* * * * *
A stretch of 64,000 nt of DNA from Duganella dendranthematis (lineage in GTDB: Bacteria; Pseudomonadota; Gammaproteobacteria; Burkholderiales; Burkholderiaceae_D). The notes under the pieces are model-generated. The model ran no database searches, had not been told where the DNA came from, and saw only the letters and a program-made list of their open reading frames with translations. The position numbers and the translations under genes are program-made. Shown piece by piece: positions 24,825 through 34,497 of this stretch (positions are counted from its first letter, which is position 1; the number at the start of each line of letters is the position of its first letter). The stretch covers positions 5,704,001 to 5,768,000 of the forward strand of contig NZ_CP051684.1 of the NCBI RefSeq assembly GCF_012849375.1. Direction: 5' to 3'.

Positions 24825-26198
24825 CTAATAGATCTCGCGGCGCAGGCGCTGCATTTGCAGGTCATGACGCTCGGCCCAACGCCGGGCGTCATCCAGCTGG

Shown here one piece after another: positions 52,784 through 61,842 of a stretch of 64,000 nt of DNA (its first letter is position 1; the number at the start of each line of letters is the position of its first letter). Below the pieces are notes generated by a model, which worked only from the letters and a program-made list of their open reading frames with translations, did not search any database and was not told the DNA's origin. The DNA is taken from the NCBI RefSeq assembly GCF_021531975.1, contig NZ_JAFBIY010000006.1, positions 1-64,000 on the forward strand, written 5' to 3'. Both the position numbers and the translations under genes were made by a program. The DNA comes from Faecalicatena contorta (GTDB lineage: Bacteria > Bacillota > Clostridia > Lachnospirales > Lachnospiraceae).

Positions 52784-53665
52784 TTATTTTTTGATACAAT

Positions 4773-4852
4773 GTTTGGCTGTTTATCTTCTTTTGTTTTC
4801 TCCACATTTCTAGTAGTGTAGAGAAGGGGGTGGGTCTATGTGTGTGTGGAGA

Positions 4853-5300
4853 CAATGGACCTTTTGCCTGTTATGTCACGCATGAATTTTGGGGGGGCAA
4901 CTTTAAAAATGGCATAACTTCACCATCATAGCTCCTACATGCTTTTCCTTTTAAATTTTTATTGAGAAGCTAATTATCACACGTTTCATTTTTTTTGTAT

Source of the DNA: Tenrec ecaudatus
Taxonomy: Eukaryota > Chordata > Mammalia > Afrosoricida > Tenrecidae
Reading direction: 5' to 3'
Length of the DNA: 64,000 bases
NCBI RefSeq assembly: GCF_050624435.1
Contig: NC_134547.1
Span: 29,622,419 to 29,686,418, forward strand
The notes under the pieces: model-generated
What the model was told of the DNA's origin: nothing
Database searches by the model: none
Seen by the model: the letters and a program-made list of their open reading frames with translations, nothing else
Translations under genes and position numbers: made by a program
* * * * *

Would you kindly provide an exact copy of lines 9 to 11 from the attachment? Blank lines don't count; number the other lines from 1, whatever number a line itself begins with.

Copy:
4801 TCCACATTTCTAGTAGTGTAGAGAAGGGGGTGGGTCTATGTGTGTGTGGAGA

Positions 4853-5300
4853 CAATGGACCTTTTGCCTGTTATGTCACGCATGAATTTTGGGGGGGCAA